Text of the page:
By then, Djokovic had already expressed his resistance to being vaccinated against the coronavirus. He knew that COVID was killing people and overwhelming medical facilities; in the first weeks of the outbreak in Serbia, he and his wife donated one million euros for the purchase of respirators and other medical equipment. Medical professionals around the world were awaiting the results of vaccine trials. But he, like many anti-vaxxers, was doing his own research. He expressed doubts that a vaccine could fend off a virus prone to mutations. (A vaccine could, it turned out.) He had more faith in dietary and behavioral practices: healthy foods, yoga, meditation. “I am curious about well-being and how we can empower our metabolism to be in the best shape to defend against impostors like COVID-19,” he said, in April of 2020.
That June, Djokovic tested positive for the coronavirus after taking part in a series of exhibition matches that he’d organized in Serbia and Croatia, which had no social-distancing measures; he was forced to suspend the series when other players, too, came down with COVID. He had mild symptoms, and his stance against getting vaccinated did not waver. Djokovic had faith in wellness. His objections to receiving a COVID vaccination were, it seemed, spiritual ones, matters of belief.
Australia did away with religious exemptions to vaccinations in 2015. That was a path closed to Djokovic as he prepared to travel to Melbourne for the Australian Open, an event he has won nine times. Australia has imposed some of the toughest COVID-related travel restrictions in the world; it does not readily welcome the unvaccinated. This was not a problem for men’s tennis over-all, as nearly all the top players on the men’s tour are said to be vaccinated. It was a problem for Djokovic—and perhaps for the Australian Open and its broadcast partners, with two of its biggest stars, Roger Federer (recovering from knee surgery) and Serena Williams (at “the advice of my medical team,” she said) having announced that they would not attend. Djokovic did have the option, as an unvaccinated traveller, of entering a fourteen-day quarantine upon arrival in Australia, but it is unclear whether that was ever discussed. Neither Tennis Australia nor the state of Victoria, wherein Melbourne lies, said much at all about the exemption before Djokovic’s plane touched down in Melbourne last Wednesday night.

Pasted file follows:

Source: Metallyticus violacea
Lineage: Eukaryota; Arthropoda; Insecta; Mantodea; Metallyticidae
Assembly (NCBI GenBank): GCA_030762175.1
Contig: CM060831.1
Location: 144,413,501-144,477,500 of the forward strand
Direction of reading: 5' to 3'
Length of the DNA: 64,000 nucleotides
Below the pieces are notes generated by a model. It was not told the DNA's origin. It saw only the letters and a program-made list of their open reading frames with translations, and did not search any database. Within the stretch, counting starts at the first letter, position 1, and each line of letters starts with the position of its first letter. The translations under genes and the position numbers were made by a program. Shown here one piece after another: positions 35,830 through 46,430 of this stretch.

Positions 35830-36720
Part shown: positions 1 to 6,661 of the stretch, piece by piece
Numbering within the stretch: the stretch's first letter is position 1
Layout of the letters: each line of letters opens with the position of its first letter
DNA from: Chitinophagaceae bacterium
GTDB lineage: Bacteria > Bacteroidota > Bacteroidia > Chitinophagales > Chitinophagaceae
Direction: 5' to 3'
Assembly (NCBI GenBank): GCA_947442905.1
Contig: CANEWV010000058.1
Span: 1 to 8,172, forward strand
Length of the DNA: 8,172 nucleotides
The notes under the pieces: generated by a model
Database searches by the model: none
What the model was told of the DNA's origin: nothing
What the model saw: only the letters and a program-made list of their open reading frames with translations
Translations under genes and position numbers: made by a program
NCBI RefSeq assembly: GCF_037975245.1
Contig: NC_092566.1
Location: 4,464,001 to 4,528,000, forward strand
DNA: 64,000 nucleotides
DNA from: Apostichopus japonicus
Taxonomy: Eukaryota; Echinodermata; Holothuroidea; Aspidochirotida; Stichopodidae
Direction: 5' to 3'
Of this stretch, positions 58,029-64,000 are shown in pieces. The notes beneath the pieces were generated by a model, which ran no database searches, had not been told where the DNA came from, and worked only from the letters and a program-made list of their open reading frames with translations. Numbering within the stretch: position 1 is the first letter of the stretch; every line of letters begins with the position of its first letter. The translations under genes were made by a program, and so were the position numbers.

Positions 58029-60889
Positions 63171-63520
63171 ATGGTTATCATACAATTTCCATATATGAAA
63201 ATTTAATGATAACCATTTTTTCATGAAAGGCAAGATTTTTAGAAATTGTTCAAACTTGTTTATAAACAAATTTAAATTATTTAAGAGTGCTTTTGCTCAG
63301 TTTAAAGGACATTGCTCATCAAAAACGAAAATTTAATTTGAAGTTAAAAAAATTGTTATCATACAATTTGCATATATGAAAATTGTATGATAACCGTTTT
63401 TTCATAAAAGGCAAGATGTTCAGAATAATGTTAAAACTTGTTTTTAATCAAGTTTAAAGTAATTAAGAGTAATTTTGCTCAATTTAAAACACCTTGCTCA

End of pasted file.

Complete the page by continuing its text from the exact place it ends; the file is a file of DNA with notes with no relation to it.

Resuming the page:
Many Australians, who have faced long and harsh lockdowns, reacted to the news of the exemption with skepticism, even anger, judging by news accounts and social media. (There followed pro-Djokovic demonstrations, with many participants of Serbian heritage.) It wasn’t until after Djokovic had arrived in Melbourne that the Sydney Morning Herald revealed that he’d been granted an exemption because he had recently contracted COVID, which is said to provide, for a limited time, some “natural” immunity and lessen the risk to others.